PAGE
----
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Dershowitz: First Amendment Protects Muhammad Cartoons

By    |   Wednesday, 06 May 2015 08:40 PM

A Texas event that lampooned the Prophet Muhammad and was attacked by Islamist gunmen did not forfeit its First Amendment protection just because it triggered a violent response, says lawyer and legal scholar Alan Dershowitz.

"I don't think there's a constitutional scholar in the United States who would tell you that what [event organizer] Pamela Geller did, whatever you may think of it, is not protected speech," Dershowitz told "MidPoint" host Ed Berliner on Newsmax TV on Wednesday.

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Whether Geller was wise to stage a contest on Sunday near Dallas offering cash for cartoons of the prophet is another issue, he said, noting that some Muslims who consider any depiction of Muhammad to be an offense are using violence, or the threat of it, to stop critical discussions of Islam.

But legally speaking, he said, the organizers of "Draw Muhammad" had as much right to voice their opinions as anyone else with views people consider offensive — a category he said includes religious figures who give anti-Semitic sermons or neo-Nazis who insist on marching in Jewish communities.

"How is it different from imams preaching hatred against Jews in mosques?" said Dershowitz. "How is it different from [Nation of Islam leader Louis] Farrakhan? Every day he made speeches like this, caricaturing Jews. How is it different from so many other provocations?

"Without comparing Geller to the great Martin Luther King, Martin Luther King deliberately picked the cities he was going to march in in order to provoke violence," said Dershowitz, referring to the civil rights leader's epic confrontations with police in the segregated South.

"Clearly the Constitution requires that you protect the speaker and the marcher, and you go after those who claim to be provoked," said Dershowitz, adding, "You don't need a Pamela Geller to provoke radical extremist Muslims. Look at Salman Rushdie: he just writes a book and he has a fatwa put on him."

Organizers promise more events like Sunday's in Garland, Texas, which ended with a security officer fatally shooting both gunmen before they could get inside the exhibition hall. Dershowitz said courts would rule against any municipality that tried to block Geller on public safety grounds.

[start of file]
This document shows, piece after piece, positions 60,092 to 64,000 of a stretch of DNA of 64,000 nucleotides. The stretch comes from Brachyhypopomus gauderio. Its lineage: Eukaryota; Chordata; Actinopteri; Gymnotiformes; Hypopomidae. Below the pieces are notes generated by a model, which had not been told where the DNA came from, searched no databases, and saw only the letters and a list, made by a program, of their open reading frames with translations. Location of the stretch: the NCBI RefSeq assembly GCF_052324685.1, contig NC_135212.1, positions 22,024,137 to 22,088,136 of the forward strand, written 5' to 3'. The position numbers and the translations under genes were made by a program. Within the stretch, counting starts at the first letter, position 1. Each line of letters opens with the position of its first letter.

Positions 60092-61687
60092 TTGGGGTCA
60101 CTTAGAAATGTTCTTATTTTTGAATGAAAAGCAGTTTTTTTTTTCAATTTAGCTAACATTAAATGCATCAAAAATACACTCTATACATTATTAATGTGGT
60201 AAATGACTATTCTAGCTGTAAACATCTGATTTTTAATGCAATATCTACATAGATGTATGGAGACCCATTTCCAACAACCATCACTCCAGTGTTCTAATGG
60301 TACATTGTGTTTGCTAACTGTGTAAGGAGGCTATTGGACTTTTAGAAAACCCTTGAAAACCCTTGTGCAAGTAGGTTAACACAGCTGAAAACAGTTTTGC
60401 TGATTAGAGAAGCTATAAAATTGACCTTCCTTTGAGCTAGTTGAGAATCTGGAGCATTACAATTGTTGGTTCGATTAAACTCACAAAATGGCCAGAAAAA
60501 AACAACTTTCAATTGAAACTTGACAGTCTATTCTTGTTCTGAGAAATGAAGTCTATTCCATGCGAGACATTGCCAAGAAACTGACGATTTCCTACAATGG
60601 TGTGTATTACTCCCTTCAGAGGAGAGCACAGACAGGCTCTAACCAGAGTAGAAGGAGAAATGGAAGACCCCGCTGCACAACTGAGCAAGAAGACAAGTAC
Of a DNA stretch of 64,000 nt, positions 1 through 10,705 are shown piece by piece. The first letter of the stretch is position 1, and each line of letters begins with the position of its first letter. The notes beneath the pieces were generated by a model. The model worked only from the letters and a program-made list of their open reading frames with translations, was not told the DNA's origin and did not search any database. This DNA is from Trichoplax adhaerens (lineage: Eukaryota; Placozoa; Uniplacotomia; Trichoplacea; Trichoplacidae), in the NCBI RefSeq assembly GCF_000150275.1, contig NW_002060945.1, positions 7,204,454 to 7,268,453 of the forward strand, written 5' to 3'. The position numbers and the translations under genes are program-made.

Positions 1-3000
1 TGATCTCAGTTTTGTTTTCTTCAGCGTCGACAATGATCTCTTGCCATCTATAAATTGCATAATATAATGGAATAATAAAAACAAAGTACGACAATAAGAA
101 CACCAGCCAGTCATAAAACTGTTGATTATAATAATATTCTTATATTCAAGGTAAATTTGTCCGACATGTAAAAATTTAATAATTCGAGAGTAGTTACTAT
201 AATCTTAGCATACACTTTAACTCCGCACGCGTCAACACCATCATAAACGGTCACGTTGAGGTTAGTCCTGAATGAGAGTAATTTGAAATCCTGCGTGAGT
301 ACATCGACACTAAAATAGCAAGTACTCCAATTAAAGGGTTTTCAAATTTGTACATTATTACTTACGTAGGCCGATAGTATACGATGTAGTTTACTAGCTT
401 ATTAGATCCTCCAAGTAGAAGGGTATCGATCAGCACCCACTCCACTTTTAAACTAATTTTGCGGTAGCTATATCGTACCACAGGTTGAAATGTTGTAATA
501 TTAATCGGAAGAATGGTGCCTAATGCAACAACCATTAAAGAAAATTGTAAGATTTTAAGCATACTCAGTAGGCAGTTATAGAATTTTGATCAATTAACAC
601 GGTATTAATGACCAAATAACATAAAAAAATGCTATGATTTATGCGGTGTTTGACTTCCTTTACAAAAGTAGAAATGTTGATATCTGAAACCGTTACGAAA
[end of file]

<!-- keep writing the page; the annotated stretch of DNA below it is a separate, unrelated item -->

He said the "shouting fire in a crowded theater" analogy doesn't apply to Geller's actions because the cutoff for free speech is not the possibility of violence based on somebody's feeling provoked, but direct incitement of violence by a speaker.

"If I get up in front of a group of people and give them the name and address of somebody and say, go to that person's house and lynch him, that's not protected speech," he said. "But if I stand up in front of a crowd knowing that they will not like what I say . . . they surely should not have the power to veto my speech and censor it."

"That would mark the end of free speech if we didn't allow the Pamela Gellers of the world to provoke people like the two people who tried to shoot and kill her," said Dershowitz.

He was skeptical of the idea that Geller is helpfully drawing out violent Islamic extremists, suggesting that the task of catching terrorists is one for law enforcement, not a political activist with no background in public safety or criminal investigation.

"I don't think we want Pamela Geller conducting First Amendment stings for us," he said.

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A Texas event that lampooned the Prophet Muhammad and was attacked by Islamist gunmen did not forfeit its First Amendment protection just because it triggered a violent response, says lawyer and legal scholar Alan Dershowitz.
Alan Dershowitz, Muhammad, cartoon, First Amendment
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2015-40-06
Wednesday, 06 May 2015 08:40 PM
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